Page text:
One night in 2011, as I was waiting at Peking Quick One for my order of General Tso's chicken, I noticed that every table was full.
This was remarkable for two reasons. Tables in Chinese takeouts are usually vacant, most customers fleeing with their meals rather than supping in sparse Formica-topped surroundings. The other thing that struck me was that everyone was Asian, and judging from the sweatshirts, largely from the University at Buffalo, unusual for Tonawanda.
They ordered from a white sheet, not the usual trifold menu I'd been handed, the one listing the familiar fried rice combos and sweet fried chunks characteristic of American Chinese menus. When I got to the counter, I asked for the white sheet. It was in Chinese.
After some persistence, I was rewarded with the restaurant's only copy of its "home style" menu translated into English. And my education began.
Six years later, the little Tonawanda restaurant remains one of my favorite places in town to eat Chinese food. It excels at both the usual Americanized stuff and authentic Northern Chinese cuisine, luring those university students by the tableful for a taste of home.
Here, I too was a student. Here is where I learned that Chinese food includes shredded potatoes, smoky stir-fried matchsticks tarted up with vinegar and chile ($5.95).
That celery could be the main event in a dish, not just a supporting player, braised with five-spice and then wokked with a bit of beef ($6.95), meat as seasoning instead of the other way around.
Zucchini with shrimp ($6.95) works the same way, with the crustaceans adding a note of the sea to the clear, mild sauce.
Here’s where I learned that not everything served to customers is meant to be eaten. Cold dishes worth exploring include jerky-like beef marinated with orange peel, chile and ginger in a lake of orange oil, which you leave behind on the plate. (Here’s where I learned that mopping up that sauce up with rice will only end in intestinal regret.)
Here’s where I learned that tripe has another delicious guise outside tomato sauce, namely shredded tripe in garlic and sesame oil (both $7.95). It’s another cold salad, but this one sets the funkiness of poached, marinated organ meat against aromatics and chile flakes.
If that is too much of a walk on the wild side, at least try cold cucumbers with cilantro and garlic ($5.95). The dish works especially well as a foil against spicier dishes like the "crispy chili chicken" ($11.95). That's small chunks of boneless chicken fried in a seasoned crust, then stir-fried with more aromatics, tingle-inducing Sichuan peppercorn and handfuls of dried chiles.
Having seen similar dishes before, I didn’t need Peking Quick One to teach me that those dried chiles are not to be eaten, and make the dish look spicier than it tastes.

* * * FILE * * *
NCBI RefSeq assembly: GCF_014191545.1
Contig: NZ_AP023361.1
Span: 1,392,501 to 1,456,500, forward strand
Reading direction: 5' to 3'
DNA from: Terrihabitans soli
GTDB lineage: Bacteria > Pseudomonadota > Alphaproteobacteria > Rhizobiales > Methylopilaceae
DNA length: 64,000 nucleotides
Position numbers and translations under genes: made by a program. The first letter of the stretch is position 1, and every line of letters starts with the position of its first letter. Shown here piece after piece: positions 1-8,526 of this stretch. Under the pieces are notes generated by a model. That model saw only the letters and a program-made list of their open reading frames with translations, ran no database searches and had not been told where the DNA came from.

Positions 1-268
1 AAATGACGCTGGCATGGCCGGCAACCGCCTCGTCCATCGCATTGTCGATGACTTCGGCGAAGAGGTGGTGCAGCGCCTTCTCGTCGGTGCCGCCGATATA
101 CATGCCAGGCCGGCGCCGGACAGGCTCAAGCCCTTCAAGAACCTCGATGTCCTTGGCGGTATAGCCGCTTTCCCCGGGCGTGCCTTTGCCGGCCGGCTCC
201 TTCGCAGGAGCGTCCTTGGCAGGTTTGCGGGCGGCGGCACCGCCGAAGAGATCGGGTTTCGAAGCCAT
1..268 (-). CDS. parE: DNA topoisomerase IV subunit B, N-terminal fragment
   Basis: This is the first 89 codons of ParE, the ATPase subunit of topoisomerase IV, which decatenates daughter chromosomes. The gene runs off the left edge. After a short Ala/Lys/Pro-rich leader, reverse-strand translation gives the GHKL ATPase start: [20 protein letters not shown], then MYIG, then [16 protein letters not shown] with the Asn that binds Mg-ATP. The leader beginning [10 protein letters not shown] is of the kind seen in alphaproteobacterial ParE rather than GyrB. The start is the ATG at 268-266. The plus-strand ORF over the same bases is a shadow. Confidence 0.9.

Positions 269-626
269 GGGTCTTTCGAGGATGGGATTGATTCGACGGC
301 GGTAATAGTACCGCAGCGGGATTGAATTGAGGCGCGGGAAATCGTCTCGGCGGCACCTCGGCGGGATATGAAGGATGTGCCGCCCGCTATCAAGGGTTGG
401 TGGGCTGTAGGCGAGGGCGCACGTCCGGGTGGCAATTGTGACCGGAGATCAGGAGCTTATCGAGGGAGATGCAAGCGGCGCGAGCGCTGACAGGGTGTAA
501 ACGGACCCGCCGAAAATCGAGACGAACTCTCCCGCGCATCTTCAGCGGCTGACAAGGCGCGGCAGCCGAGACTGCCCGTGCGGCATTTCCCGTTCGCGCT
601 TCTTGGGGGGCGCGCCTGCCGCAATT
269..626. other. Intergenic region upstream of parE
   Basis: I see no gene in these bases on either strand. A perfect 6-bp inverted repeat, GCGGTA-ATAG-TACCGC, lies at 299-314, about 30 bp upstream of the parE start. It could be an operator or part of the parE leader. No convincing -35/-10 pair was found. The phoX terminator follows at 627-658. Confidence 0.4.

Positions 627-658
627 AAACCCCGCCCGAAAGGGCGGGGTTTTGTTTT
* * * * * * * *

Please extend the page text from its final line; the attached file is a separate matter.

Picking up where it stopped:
For another lip-tingling treat, try poached spicy slices of pork ($9.95), a big bowl brimming with red chile oil brought carefully to the table. In its depths lurk clear bean thread noodles, bean sprouts, cabbage, strips of boneless pork, and three kinds of chiles. Its contents are meant to be trawled out and eaten with heaps of white rice. (Lesson: not every “broth” is meant to be drunk.)
Sea bass steamed with ginger, chile and scallion ($16-$22) was a straightforward celebration of fresh fish. Its fillets are loosened from bones with a nudge of the spoon, and seasoned further with pan sauce.
Another fish dish that turns heads is crispy fish in jalapeno ($10.95). Fish fillets are floured and fried, then wok-tossed with fresh chiles, including some spicy numbers. The resulting dish is crunchy, aromatic with wok haze, and just spicy enough to make you reach for the cucumbers.
Honey walnut shrimp ($10.95) is a guilty-pleasure dish, battered-and-fried shrimp drizzled with a candy-sweet sauce and punctuated with candied walnuts.
Vegetarians can have a good time with tofu with egg ($6.95), a bronzed plate-sized omelet that's usually a crowd pleaser but has also turned up unaccountably salty.
An eggs-with-leeks version ($6.95) is a lock for allium fans. Leek with dried tofu ($8) is a savory vegan dish that uses a chewier soybean curd instead of meat, while a saucy stew of eggplant, potato and green pepper ($6.95) makes a solid meal with a bowl of rice.
Dumplings are solid renditions, from steamed pork and cabbage ($5.50), to fried pork with leek and shrimp ($7.95), with chunks of shrimp adding another flavor dimension.
Peking Quick One is a rudimentary restaurant. Order at the counter, have a seat, and your dishes will be delivered. If you'd like water, help yourself from the pitchers in the fridge. Chopsticks are standard-issue, but forks and spoons are available on request. Rice is not automatic, and must be ordered.
These lessons and more are in store at Peking Quick One, if you want to expand your definition of Chinese cuisine. Or you could just stick to your beef and broccoli. If that’s the case, you’re covered. Maybe the next time you’re there, surrounded by Chinese students, you’ll be inspired to learn what they are missing from a home so far away.
Peking Quick One – 8 plates (out of 10)
WHERE: 359 Somerville Ave., Tonawanda (381-8730)
HOURS: 11 a.m. to 10 p.m. daily.
PRICES: small dishes and dumplings, $5.95-$8.95; entrees, $5.95-$22.
WHEELCHAIR ACCESSIBLE: No, one step
GLUTEN-FREE OPTIONS: Rice noodle chow mai fun, steamed vegetables, little else.